“Two roads diverged in a wood, and I—
I took the one less traveled by,
And that has made all the difference.”
What if the road you were travelling on suddenly dead-ended or another path beckoned with possibilities? Would you continue your planned journey or stride forward to see what could happen, prepared to meet unknown challenges?
Fortunately for the hospitality, meetings and events industries, Terri Breining, CMM, CED and CMP Fellow, chose the latter.
As she indicated during the Meeting Professionals International (MPI) Small Business Owners’ SBO) Mentorship Moments hour-long Zoom session on May 18, her business journey has never been predictable or traveled in her anticipated direction, but what made her journey remarkable is how she adapted to each unexpected fork in the road and managed to arrive at a successful destination.
That journey to Rebuild, Rejuvenate and Reinvent began when she became a meeting planner by accident. As one of two staffers for the California Ambulance Association, she was tasked with assisting meetings and convention staff for their events. Discovering she enjoyed her taste of the hospitality, meetings & events industries, she tried selling hotels, which she claims she “failed miserably at” because selling wasn’t her strength; planning and producing events was. She returned to Association management and learned all the finer details of being a meeting planner.
Ironically, meeting planner was an unknown title or job description then, but the on-the-job training did lead her to the next path on her journey… to start a meeting planning business.
Breining wanted to specialize in being an independent meeting planner, but few businesses existed like that at the time. When she approached banks for a loan, she was told to start a catering business. “I didn’t know anything about Food & Beverage. I heard a lot of no’s.”
“I was a single mother, with no plan.” Then she laughingly mused, “Seemed good time to start a business.”
Her dad, who had been an entrepreneur, gave her advice that became the foundation for the next step on her journey.
He advised her to create a business helping others succeed. What she learned from his wisdom is that “You don’t know how what we say impacts others. That’s true leadership.”
Initially, she took any business she could get. Growth was slow but steady. “I had crushing self-doubts.”
When she began her planning business, Concepts Worldwide, in 1988, MPI was then called Meeting Planners International, and a supplier could only join with a planner. A supplier said she would pay Breining’s initial membership if Breining would join with her. There were few planners in the San Diego chapter at the time, so they asked her to be on the Board of Directors. “MPI has always nourished me when I say ‘yes’. Being on the board taught me leadership skills and brought me business.”
That business grew and thrived for over 20 years, but then was hit by the global recession of 2008. In 2009, she shuttered her business. “Now what do I do,” she wondered. “I wanted to make enough money to live comfortably, but planning wasn’t the focus. I didn’t want to be responsible for employees or anyone else again.”
That was the beginning of her current business, Breining Group, Inc., which offers facilitation and coaching for the hospitality, meetings & events industries, working with retreats, strategic planning, and counseling companies on the path forward.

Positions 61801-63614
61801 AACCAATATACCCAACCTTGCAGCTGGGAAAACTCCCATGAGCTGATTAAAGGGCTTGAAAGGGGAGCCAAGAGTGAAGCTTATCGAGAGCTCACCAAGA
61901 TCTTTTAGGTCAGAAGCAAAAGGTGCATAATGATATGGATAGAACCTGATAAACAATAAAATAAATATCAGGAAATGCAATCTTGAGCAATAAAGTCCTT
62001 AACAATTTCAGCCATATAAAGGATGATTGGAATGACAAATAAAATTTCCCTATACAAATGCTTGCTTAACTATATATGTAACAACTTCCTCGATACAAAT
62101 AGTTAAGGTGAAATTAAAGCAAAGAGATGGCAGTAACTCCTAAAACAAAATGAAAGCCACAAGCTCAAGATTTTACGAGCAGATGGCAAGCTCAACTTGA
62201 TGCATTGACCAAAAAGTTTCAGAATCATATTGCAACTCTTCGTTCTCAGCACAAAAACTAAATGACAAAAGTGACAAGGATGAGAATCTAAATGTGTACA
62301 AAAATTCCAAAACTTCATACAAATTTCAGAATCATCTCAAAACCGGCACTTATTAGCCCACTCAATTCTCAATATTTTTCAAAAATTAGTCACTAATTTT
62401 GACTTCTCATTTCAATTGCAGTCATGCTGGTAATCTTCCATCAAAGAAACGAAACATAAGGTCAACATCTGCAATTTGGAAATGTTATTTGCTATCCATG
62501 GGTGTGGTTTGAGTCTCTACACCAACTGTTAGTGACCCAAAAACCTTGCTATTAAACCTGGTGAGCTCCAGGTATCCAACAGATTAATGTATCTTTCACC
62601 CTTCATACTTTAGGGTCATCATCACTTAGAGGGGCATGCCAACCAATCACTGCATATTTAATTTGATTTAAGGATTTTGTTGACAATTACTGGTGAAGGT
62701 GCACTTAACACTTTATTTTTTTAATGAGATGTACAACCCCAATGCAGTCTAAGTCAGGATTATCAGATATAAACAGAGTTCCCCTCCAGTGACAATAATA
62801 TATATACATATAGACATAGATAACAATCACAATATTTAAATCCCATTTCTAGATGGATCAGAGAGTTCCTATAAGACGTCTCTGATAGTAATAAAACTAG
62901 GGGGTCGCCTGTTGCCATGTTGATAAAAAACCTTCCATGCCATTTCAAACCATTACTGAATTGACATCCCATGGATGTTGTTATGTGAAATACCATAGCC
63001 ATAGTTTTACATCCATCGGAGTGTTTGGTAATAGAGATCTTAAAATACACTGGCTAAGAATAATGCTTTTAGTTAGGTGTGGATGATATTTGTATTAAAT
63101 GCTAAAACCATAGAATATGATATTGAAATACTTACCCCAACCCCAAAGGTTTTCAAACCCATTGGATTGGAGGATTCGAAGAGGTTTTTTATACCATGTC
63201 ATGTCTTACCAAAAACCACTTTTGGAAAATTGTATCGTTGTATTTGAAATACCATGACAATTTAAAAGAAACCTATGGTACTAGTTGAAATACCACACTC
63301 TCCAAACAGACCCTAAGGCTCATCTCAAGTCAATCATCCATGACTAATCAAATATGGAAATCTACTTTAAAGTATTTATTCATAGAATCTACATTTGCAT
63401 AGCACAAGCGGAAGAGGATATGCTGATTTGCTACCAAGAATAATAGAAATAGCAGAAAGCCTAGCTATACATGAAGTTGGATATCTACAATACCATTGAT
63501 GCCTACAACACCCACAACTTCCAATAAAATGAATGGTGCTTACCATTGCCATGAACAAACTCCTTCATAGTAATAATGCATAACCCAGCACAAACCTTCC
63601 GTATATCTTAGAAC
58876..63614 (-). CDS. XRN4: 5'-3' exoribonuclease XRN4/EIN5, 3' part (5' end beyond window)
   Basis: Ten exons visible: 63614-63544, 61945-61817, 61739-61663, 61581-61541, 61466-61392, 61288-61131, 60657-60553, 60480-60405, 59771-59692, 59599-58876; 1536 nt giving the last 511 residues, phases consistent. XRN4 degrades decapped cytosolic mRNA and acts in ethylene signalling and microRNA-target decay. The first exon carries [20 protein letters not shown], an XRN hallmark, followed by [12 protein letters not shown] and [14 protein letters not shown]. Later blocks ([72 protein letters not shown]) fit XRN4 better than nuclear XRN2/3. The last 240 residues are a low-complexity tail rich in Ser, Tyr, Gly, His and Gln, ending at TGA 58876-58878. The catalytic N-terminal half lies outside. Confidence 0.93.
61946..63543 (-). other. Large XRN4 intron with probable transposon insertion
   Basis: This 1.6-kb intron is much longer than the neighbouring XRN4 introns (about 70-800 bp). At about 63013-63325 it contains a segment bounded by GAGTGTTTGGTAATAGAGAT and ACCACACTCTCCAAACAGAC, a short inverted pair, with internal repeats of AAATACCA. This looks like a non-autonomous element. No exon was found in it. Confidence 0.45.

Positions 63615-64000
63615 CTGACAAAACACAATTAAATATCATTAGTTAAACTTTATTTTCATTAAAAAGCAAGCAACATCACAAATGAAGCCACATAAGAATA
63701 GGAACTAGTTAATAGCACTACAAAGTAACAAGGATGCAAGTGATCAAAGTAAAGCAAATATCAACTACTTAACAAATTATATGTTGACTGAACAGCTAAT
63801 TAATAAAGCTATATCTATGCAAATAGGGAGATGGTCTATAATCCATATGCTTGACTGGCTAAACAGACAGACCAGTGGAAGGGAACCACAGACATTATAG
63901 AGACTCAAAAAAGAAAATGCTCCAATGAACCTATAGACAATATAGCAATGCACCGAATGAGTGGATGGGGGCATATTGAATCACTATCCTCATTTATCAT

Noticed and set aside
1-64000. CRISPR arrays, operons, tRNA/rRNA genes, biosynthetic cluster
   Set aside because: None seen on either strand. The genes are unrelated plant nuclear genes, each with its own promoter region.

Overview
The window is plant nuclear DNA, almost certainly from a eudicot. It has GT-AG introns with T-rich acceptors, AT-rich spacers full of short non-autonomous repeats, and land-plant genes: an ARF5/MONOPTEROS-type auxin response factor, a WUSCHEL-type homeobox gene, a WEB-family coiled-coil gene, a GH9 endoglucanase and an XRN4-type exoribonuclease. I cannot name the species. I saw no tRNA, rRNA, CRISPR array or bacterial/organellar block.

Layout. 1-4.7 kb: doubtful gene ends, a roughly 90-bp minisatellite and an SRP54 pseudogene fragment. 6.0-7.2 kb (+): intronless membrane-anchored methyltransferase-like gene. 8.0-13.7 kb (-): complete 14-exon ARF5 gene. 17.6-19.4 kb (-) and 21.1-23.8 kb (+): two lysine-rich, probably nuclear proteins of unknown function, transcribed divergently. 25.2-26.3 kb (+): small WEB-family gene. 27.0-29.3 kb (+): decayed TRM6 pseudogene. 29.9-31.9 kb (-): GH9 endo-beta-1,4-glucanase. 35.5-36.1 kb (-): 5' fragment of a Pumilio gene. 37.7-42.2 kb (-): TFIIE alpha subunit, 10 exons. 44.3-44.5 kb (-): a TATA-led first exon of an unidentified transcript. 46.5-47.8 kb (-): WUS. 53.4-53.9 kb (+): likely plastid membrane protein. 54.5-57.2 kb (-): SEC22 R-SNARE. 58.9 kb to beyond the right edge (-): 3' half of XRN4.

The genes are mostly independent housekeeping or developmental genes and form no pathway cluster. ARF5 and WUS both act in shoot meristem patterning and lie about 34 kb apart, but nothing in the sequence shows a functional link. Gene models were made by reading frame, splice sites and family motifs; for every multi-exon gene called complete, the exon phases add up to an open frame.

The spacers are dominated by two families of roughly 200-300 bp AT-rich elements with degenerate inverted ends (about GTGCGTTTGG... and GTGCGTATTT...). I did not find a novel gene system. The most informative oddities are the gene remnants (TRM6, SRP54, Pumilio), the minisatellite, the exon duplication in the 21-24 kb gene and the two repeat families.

The COVID pandemic changed everything for her. The isolation became a gift. “It helped me prioritize what I want. I discovered constant travel is no longer as fun as it was, and I had to figure out what’s important to me.”
For many years, she worked at San Diego State University Payne School of Hospitality and Tourism Management as adjunct faculty. In January 2023, she became the Director of the Meeting & Event Management Masters’ Program (www.Mastershtm.sdsu.edu), a labor of love which manages alongside her continuing work of professional facilitation.
With her successes have come wisdom hard-learned and easy to share.
- Self-evaluate. Tell yourself you are enough.
- Figure out what is important to you. Give your business and your ideas a shot, even when they run counter to other opinions. “If it doesn’t work, you can always get a ‘real’ job.”
- What are your personal values? Are they different from your business values? She says her values are the same for both. “Breathe life into those values. One of my values is to be of service. Where do I want to spend time and with whom.”
- If a breakup with a client is necessary, but they’re not happy about your decision, don’t take it personally. “You can’t please everyone.”
- Make your employees a part of the discussion on values. When she had employees, there was a regular practice of having each employee take a value each week at the staff meeting. The employee provided the reason for the value and what it meant to them.
Karen Kuzsel is a writer-editor based in the Orlando area who specializes in the hospitality, entertainment, meetings & events industries. She is an active member of International Live Events Association and Meeting Professionals International and is now serving on the 2022-2023 MPI Global Advisory Board for Small Business Owners. She is a member of the Society of Professional Journalists. Karen writes about food & wine, spas, destinations, venues, meetings & events in her blog, Hotel Happenings & Program Promotions. A career journalist, she has owned magazines, written for newspapers, trade publications, radio and TV. As her alter-ego, Natasha, The Psychic Lady, she is a featured entertainer for corporate and social events. Karen@KarenKuzsel.com; www.KarenKuzsel.com; www.ThePsychicLady.com; @karenkuzsel; @thepsychiclady.
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